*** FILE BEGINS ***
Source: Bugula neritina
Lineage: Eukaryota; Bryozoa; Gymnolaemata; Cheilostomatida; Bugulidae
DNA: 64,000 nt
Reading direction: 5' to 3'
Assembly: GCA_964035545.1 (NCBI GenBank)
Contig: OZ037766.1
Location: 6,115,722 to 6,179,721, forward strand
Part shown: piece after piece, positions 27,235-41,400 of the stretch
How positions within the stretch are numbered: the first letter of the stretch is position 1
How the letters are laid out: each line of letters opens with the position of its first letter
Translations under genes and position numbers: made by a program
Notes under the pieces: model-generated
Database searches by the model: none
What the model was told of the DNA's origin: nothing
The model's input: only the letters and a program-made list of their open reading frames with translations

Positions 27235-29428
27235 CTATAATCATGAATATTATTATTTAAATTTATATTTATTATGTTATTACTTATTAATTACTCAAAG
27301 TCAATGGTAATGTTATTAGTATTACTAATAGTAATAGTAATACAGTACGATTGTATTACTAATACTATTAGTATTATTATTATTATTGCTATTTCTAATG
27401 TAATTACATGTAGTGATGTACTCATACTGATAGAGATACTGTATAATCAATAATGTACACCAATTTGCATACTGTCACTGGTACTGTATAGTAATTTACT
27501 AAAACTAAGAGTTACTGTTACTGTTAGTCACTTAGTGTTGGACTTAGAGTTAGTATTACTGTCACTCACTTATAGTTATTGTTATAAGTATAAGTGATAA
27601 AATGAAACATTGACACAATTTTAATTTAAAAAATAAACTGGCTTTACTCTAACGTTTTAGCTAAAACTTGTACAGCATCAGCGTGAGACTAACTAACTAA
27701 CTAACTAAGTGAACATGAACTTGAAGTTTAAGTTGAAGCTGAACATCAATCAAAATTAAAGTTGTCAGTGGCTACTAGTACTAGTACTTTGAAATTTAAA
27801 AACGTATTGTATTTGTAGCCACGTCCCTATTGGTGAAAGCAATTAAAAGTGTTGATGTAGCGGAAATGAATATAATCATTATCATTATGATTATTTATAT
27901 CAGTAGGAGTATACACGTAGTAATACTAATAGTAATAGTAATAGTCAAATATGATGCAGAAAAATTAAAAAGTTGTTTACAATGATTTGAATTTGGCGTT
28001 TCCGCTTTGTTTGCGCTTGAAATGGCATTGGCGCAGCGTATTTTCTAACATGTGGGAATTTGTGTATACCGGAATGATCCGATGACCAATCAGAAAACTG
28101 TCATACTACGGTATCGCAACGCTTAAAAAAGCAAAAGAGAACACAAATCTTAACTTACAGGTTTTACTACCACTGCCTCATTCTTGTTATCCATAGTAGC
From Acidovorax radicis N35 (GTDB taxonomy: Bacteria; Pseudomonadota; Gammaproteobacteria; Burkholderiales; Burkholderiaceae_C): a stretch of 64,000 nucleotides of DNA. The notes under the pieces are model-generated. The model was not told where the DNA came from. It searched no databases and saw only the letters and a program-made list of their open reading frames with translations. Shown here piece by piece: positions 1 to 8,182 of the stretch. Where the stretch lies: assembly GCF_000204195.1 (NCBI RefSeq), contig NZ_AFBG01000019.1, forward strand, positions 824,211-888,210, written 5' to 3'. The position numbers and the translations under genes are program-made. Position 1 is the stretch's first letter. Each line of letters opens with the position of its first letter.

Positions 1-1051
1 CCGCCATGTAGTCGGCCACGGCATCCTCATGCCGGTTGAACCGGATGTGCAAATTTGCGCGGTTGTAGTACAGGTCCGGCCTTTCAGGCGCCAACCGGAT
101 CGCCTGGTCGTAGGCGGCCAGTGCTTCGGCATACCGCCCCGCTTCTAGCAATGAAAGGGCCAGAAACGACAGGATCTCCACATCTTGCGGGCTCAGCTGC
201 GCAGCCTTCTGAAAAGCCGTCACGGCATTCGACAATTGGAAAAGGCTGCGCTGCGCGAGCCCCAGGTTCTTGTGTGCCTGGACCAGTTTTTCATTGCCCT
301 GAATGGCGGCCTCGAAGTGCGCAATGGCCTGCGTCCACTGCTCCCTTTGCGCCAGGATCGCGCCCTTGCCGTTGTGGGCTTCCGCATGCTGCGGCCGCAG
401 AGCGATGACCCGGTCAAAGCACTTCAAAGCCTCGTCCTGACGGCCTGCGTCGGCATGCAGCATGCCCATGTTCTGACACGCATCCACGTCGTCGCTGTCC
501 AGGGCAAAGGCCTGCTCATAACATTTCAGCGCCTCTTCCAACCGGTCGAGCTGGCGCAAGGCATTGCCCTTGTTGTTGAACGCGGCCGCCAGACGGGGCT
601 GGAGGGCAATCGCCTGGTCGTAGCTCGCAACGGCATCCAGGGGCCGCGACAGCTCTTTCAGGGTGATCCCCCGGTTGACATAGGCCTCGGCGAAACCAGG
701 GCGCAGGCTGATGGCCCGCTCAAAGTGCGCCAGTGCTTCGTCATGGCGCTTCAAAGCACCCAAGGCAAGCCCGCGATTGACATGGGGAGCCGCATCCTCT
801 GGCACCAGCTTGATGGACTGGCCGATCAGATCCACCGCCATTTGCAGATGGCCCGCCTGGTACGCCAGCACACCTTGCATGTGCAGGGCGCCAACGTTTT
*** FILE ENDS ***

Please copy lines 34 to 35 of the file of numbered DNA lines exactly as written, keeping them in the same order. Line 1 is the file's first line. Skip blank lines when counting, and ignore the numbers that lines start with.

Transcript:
501 AGGGCAAAGGCCTGCTCATAACATTTCAGCGCCTCTTCCAACCGGTCGAGCTGGCGCAAGGCATTGCCCTTGTTGTTGAACGCGGCCGCCAGACGGGGCT
601 GGAGGGCAATCGCCTGGTCGTAGCTCGCAACGGCATCCAGGGGCCGCGACAGCTCTTTCAGGGTGATCCCCCGGTTGACATAGGCCTCGGCGAAACCAGG